Heiltsuk/Haisla/Canadian writer Eden Robinson is a storyteller who bears witness and educates as she entertains. Like her award-winning fiction, the stories in The Sasquatch at Home: Traditional Protocols & Modern Storytelling sparkle with Robinson’s self-deprecating humour as she tells of who she is as an individual and of how she is connected.
Robinson exemplifies the melding of tradition and today. She comes from a mixed marriage, of Heiltsuk mother and Haisla father, two matrilineal cultures. Status is bestowed as a birthright; names and positions are passed down in the presence of witnesses at community feasts, potlatches. Her unconventional family broke with tradition and named their daughters “across clans” (from the father’s side rather than the mother’s side) (4). Generations before, her great-grandfather, an English-born missionary, had married a Native woman. The British Columbia in which Robinson grew up is infused with the pop culture of America and Europe.
The Sasquatch at Home Part 1 is introduced with citations from two anthropologists from the 1930s. An American, Ronald Olson, reports: “They say the Haihais and Heiltsuk (Bella Bella) ‘don’t know how to marry’ because they originated from a girl who ‘married’ a dog” (1). A Russian, Ivan Lopatin, comments upon how surprised he was to learn that the Haisla do so much business with Eastern Canadian department stores through the mail (3). Myth and reality. In this section Robinson tells how she spent award money by flying with her mother to Graceland.
You should not go to Graceland without an Elvis fan. It’s like Christmas without kids—you lose that sense of wonder. . . . [A]s we walked slowly through the house and she touched the walls, everything had a story, a history. In each story was everything she valued and loved and wanted me to remember and carry with me.
This is nusa. (12)
Applying the traditional concept to a contemporary adventure shows that both culture and cultural transmission are alive and well. This is a model for both curriculum development and cross-cultural communication. Identify the underlying values. Figure out not the “what” but the “why” and the “how” of teaching and learning. Help us see how everything is connected.
Part 2 cites Haisla elders speaking of “nuyem,” protocol. They caution both that some things cannot be shared (as history shows whatever is shared is suppressed by the missionaries) (13) and also that what is not recorded will be lost (15). Unhappy past experience and unfortunate future prediction. How can the two be combined? Does the conundrum give each storyteller permission to make his or her own decision? Robinson’s story in this section speaks of oolichan fishing, processing the grease, trading the precious commodity. In the past, no one would miss the oolichan run, even if the fish arrived during a wedding. “As soon as [the chief] said it was okay, the bride hiked up her wedding gown and waded into the river” (19). She points out that the cost of fishing now makes shopping at the mall more economical, and that pollution has almost destroyed the fishery. But, “If the oolichans don’t return to our rivers, we lose more than a species. We lose a connection with our history, a thread of tradition that ties us to this particular piece of the Earth, that ties our ancestors to our children” (23). The what, the where, the how, and the why.
Part 3 cites botanical references to traditional medicinal plants and again early ethnographic references to the Haisla people’s “Wild Man of the Woods,” Bekwis (29), or b’gwus, known as Sasquatch farther south (from the Halkomelem language) and Bigfoot across the line. Robinson’s stories here reveal her challenges when writing her Giller Prize and Governor-General’s Award–nominated first novel, Monkey Beach – how “Haisla copyright” and storytelling protocol dictated what she could include. Certain clan stories “are owned by either individuals or families and require permission and a feast in order to be published” (31), and how feasts are very expensive to present. She was not permitted to write about the rituals and dances that happen at the potlatch, although someone told her that writing about the audience, what the crowd was doing, would be permitted. She asks her father to take her to Monkey Beach for research and on the journey he recounts stories he eavesdropped upon years before. “I could point to any mountain, any river or any rocky shoreline and he knew the history” (40). He also explains his understanding of Sasquatch to her, that they are people banished from the villages, living in exile, self-sufficient, seeking companionship, and that the reason they see no Sasquatch on their visit to the beach is probably because: “They must be at home,” Dad says with a smile, “writing” (41, my italics).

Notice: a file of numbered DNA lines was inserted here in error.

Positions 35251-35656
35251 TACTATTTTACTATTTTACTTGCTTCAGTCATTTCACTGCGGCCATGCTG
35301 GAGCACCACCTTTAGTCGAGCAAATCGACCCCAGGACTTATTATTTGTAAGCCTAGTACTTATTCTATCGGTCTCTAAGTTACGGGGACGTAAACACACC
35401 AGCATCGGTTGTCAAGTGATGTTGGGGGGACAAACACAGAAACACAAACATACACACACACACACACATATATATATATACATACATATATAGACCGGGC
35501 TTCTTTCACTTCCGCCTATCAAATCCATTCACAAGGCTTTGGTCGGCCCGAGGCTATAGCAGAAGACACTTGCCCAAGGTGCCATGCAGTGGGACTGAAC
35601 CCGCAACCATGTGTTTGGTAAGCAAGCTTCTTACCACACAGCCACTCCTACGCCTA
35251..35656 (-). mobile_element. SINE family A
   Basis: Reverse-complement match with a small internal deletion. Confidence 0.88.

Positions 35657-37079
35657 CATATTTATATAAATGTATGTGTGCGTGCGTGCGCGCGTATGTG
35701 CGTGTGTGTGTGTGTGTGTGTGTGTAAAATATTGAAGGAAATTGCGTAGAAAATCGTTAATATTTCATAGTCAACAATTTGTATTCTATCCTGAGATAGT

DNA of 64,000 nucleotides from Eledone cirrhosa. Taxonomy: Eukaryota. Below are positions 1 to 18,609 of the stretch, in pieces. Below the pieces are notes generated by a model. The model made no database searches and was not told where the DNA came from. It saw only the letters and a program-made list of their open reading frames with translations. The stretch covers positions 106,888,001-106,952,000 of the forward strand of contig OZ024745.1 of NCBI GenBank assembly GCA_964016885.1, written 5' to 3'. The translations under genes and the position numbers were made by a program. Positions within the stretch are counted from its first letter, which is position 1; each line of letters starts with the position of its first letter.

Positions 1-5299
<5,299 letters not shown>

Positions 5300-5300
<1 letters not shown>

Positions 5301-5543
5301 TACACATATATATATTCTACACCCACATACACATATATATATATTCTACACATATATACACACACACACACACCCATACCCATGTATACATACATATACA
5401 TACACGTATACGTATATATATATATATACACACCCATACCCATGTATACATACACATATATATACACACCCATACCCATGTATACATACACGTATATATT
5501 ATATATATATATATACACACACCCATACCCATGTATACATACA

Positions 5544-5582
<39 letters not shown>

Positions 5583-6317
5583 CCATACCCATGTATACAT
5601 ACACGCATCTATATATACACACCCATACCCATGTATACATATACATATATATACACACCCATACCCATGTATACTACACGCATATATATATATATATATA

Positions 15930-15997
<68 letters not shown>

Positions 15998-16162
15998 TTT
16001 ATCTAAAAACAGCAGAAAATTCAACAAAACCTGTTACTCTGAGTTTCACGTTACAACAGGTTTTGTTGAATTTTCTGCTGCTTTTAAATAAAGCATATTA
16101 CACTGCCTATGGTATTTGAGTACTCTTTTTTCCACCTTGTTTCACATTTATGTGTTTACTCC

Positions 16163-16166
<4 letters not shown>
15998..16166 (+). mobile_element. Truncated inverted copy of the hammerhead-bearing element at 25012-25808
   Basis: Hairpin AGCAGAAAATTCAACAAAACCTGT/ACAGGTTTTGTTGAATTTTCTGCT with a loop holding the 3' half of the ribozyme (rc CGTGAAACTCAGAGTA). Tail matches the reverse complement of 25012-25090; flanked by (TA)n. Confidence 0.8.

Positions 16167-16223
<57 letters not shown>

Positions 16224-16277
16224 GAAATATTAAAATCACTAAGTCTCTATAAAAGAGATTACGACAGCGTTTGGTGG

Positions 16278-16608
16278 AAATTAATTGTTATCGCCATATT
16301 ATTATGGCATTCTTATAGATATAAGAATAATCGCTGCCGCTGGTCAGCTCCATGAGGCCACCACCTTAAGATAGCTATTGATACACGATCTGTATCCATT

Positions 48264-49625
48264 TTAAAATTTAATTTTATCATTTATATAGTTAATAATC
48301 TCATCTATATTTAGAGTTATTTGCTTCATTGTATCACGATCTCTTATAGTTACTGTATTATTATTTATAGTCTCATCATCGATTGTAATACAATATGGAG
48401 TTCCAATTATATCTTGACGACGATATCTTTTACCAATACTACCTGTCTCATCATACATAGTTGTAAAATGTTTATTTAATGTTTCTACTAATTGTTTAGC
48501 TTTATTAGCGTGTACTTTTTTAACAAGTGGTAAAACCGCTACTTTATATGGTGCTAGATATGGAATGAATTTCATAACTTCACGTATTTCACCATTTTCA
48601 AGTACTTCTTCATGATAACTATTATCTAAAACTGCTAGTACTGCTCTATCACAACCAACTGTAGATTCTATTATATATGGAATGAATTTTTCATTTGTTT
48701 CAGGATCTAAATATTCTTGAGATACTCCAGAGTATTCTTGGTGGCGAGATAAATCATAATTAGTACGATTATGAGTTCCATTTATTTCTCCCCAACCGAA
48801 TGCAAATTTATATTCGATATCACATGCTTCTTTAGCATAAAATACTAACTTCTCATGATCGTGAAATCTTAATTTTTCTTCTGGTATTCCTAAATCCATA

Robinson sees and shows how culture is not something frozen in the past, that it embraces shopping and mail order and outboard motors and McDonald’s as much as it does medicinal plants, poles, and potlatches. That the processing is the same, whether the stories involve Elvis, his mother, and Graceland, or Sasquatch and oolichan. If I were minister of culture or of education, I would recommend this book as compulsory reading for every Canadian; it’s about who we are and how we know.
The Sasquatch at Home: Traditional Protocols & Modern Storytelling originated as the Henry Kreisel Lecture at the Canadian Literature Centre, Edmonton, in March, 2010. p
J.M. Bridgeman writes from British Columbia. [email protected]
The Sasquatch at Home: Traditional Protocols & Modern Storytelling
by Eden Robinson
Edmonton: Canadian Literature Centre and University of Alberta Press, 2011, 50 pp., $10.95 paper.
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